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Old 08-29-2015, 02:02 PM   #1
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So Sioux me

I’m in Albuquerque, wearing my Wyoming Cowboys tee shirt, the one with the brown shoulders. I am at the checkout counter of a hardware store. Was about to pay for a couple 40 packs of number 6 paper coffee filters for my Melita. (Upcoming ET19 trip.) I see a guy walks into the store and then he stops to look me over. He is really looking me over, like he knows me. The guy is nearly my height but is much more heavy set. I pay the clerk. He approaches me, asks if I am from Wyoming. I think, Huh?

His beefy face is darkly reddish skinned, very broad, a smiling, really sun-dried tomato. We are otherwise similar, formidable physical specimens. Long black hair tied behind his neck. I’d lost all mine. I’m maybe dozen-twenty years older than him, certainly more good looking. It is evident my Wyoming tee shirt got him curious, maybe hoping to meet kin from the Great Prairie.

I prefer my tee shirts plain. Sometimes though, it makes me feel good to broadcast an association to favorite places. I get it a lot: “Oh, Cape Cod, are you from there? No, I just wear the shirt. Oh, Notre Dame, did you go there? No, I just...” Well… some people just won’t leave you alone. Have no hesitation wearing my Sequoia NP sweatshirt because it is self-explanatory.

Engagements with strangers not my thing but this guy seemed to mean no harm. I grew up tall and skinny on the east coast; summers leery of rip tides at the Jersey shore, fighting mosquitoes, keeping clear of rude ethnic gangs. I’ve been befriended and bullied, by my kind and by others. Years later discovered beer and filled out significantly. New Mexico is a place the polar opposite of all I once held dear. It is all tumbleweed, big skies, cowboys, Indians, horses. I like that. I own a cowboy hat, something every true (northern) Jersey boy would think is insane. So this guy, this stranger who approached me in that store, was to me exotic, like nothing from Jersey, or the moon, but close.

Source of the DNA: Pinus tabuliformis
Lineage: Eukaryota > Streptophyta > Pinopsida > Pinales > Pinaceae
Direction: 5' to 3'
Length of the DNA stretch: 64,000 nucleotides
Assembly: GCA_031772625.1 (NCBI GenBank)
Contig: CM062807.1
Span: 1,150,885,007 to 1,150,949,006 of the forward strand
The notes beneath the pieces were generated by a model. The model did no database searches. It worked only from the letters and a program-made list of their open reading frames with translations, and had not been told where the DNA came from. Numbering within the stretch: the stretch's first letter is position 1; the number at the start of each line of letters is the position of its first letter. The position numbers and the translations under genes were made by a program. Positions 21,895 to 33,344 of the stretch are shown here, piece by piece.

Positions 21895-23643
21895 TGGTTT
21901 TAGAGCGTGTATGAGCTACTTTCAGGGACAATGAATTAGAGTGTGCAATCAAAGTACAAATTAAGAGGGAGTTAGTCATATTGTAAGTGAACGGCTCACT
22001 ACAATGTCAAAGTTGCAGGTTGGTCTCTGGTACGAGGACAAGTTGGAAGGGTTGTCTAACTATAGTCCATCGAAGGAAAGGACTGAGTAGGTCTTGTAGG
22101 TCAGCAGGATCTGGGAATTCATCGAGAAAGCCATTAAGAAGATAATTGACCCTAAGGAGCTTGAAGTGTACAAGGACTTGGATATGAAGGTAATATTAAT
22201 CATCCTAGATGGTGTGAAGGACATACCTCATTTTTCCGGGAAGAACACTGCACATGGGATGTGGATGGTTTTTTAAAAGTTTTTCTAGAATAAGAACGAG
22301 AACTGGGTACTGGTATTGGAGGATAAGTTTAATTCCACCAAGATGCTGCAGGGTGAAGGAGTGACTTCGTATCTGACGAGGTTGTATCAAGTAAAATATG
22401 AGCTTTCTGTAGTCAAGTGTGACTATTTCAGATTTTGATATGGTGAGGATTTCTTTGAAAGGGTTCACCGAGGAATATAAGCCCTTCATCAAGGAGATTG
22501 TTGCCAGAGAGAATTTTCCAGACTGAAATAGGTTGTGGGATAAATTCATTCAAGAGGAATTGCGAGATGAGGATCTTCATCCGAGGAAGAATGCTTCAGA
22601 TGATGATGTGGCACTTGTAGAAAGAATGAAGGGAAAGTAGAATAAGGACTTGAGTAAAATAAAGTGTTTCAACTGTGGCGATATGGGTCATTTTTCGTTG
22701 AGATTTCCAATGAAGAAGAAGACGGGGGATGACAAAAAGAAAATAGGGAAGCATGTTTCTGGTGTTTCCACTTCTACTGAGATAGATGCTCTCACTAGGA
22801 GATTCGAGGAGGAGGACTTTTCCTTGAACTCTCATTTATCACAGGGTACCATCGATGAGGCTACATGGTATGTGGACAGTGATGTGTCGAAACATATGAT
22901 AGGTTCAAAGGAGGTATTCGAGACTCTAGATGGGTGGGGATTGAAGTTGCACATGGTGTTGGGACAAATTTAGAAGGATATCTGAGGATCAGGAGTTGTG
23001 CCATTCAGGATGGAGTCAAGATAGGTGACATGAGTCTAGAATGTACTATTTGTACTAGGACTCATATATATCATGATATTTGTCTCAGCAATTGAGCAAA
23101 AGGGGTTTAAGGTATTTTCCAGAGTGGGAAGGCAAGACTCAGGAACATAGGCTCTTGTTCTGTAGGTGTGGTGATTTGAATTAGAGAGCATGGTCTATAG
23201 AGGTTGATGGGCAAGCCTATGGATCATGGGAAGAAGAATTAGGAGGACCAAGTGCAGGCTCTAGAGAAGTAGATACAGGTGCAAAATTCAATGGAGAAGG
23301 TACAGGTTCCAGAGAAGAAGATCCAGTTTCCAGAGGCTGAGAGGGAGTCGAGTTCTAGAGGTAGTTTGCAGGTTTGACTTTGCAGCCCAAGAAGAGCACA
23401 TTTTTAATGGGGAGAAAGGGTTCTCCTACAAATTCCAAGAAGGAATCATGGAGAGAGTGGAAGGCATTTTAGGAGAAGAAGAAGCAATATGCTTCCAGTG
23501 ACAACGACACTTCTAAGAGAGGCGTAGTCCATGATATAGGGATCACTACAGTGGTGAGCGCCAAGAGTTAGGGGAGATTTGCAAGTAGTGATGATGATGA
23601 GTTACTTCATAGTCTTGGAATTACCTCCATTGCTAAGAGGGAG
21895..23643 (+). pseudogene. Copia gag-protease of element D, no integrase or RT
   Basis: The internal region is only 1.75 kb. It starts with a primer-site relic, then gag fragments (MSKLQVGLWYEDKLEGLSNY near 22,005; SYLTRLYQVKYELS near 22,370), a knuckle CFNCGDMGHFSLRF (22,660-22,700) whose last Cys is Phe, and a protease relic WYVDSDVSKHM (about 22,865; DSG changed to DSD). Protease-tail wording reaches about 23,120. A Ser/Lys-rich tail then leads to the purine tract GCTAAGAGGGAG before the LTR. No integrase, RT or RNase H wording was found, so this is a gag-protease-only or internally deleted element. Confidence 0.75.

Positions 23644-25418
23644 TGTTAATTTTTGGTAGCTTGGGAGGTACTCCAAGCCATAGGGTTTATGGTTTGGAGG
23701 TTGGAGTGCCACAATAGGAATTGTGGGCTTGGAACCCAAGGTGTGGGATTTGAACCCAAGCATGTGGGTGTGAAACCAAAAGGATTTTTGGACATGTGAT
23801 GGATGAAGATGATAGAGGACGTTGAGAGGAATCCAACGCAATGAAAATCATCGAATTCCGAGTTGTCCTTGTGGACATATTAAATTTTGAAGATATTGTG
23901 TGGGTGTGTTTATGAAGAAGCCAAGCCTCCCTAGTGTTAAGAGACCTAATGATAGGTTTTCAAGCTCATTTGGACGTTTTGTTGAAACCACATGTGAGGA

Spontaneous conversation with total strangers is not my thing in a hardware store. But he got me curious. Never spoke socially with a true Native American before. Am I from Wyoming? No, “I got the shirt while trailer camping in Wyoming. Great price, I say, couldn’t pass it up, a mere fourteen bucks boondocking in a Cody WalMart.” Feeling collegial, I add, “You from up there?”

The name North Dakota comes from a Siouan Indian word meaning “friendly” or “allied.” Here would be a good place to add, there are four federally recognized Indian tribes in North Dakota today incorporating the Arikara tribe, the Nakoda, the Chippewa, the Hidatsa, Lakota and Dakota Sioux, and the Mandan tribe. I looked it up.

Wow! Ethnic diversity, a never tiresome experience, like the Great Plains so wide, so wide open. I must get out more. Being old, cranky, suspicious and isolated is bad. Old, can’t fix, but alert, curious and outgoing is doable. I was buffaloed by my brief encounter with this guy, so much so that I had to write this down.

He said no, he was not from Wyoming, but his dad was from the Great Plains in North Dakota, near Medora, I think. Meeting over, we smiled, went about our business. He must have been a Dakota Sioux.
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"A billion here, a billion there...add it all up and before you know it you're talking real money." Everett Dirkson